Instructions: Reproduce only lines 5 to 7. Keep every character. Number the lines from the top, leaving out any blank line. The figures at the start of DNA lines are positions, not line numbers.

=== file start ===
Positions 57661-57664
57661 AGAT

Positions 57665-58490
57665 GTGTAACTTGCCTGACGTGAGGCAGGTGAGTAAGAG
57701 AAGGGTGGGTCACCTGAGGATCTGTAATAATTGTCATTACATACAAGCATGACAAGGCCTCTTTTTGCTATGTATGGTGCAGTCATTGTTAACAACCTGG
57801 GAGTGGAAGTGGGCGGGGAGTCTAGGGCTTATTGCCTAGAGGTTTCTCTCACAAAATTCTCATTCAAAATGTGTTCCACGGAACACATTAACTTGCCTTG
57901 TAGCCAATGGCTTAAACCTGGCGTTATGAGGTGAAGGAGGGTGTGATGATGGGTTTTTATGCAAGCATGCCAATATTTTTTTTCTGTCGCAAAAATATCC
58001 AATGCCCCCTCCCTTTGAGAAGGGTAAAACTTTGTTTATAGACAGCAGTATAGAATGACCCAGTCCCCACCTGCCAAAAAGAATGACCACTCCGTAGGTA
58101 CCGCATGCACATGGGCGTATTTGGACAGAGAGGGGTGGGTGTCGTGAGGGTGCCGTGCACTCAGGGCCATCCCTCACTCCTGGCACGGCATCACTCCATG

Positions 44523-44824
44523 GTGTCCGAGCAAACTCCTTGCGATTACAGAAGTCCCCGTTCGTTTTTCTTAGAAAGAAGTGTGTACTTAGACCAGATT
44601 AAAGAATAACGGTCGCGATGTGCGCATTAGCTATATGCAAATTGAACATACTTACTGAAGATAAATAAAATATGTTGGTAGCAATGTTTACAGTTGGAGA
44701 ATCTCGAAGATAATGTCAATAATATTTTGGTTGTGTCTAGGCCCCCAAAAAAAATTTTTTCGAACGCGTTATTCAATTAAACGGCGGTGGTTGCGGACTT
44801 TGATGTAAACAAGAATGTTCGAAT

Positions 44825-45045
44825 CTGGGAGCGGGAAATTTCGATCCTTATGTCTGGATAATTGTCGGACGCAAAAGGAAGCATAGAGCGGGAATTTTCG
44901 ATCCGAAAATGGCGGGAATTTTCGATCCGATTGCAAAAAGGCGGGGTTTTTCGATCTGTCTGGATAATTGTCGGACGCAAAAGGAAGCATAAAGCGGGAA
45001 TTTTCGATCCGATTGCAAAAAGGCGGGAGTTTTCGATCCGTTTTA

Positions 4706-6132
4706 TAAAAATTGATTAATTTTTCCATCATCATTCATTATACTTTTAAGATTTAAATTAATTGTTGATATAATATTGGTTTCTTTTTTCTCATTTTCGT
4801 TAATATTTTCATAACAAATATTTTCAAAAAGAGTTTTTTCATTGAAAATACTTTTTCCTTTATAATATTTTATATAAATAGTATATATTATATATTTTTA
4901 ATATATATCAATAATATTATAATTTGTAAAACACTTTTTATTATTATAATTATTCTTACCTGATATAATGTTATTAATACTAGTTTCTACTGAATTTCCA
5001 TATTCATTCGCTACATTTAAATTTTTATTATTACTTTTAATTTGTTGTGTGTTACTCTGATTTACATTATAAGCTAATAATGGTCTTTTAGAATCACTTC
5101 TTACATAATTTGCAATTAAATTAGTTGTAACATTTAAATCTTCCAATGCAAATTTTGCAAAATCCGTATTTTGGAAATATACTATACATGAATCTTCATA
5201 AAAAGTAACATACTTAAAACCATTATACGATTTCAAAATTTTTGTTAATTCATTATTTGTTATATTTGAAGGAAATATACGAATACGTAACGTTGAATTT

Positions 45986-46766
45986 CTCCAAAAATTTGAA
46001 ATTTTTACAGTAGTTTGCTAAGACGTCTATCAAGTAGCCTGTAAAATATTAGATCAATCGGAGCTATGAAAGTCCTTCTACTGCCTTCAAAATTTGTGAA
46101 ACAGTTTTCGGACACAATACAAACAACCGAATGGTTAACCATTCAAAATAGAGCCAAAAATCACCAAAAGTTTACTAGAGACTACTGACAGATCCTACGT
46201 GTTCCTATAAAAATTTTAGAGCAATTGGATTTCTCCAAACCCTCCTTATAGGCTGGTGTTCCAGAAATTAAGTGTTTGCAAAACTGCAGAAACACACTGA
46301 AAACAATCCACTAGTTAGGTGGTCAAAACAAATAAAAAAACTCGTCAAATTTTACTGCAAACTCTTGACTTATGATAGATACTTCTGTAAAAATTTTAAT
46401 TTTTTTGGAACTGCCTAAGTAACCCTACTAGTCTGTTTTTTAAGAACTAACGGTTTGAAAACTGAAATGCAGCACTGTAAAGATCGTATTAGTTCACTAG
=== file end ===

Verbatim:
57701 AAGGGTGGGTCACCTGAGGATCTGTAATAATTGTCATTACATACAAGCATGACAAGGCCTCTTTTTGCTATGTATGGTGCAGTCATTGTTAACAACCTGG
57801 GAGTGGAAGTGGGCGGGGAGTCTAGGGCTTATTGCCTAGAGGTTTCTCTCACAAAATTCTCATTCAAAATGTGTTCCACGGAACACATTAACTTGCCTTG
57901 TAGCCAATGGCTTAAACCTGGCGTTATGAGGTGAAGGAGGGTGTGATGATGGGTTTTTATGCAAGCATGCCAATATTTTTTTTCTGTCGCAAAAATATCC